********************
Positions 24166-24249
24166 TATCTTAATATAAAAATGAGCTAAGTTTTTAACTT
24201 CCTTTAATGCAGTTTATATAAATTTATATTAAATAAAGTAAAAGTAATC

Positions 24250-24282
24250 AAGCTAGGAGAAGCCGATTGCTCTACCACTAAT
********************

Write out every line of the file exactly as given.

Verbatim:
Positions 24166-24249
24166 TATCTTAATATAAAAATGAGCTAAGTTTTTAACTT
24201 CCTTTAATGCAGTTTATATAAATTTATATTAAATAAAGTAAAAGTAATC

Positions 24250-24282
24250 AAGCTAGGAGAAGCCGATTGCTCTACCACTAAT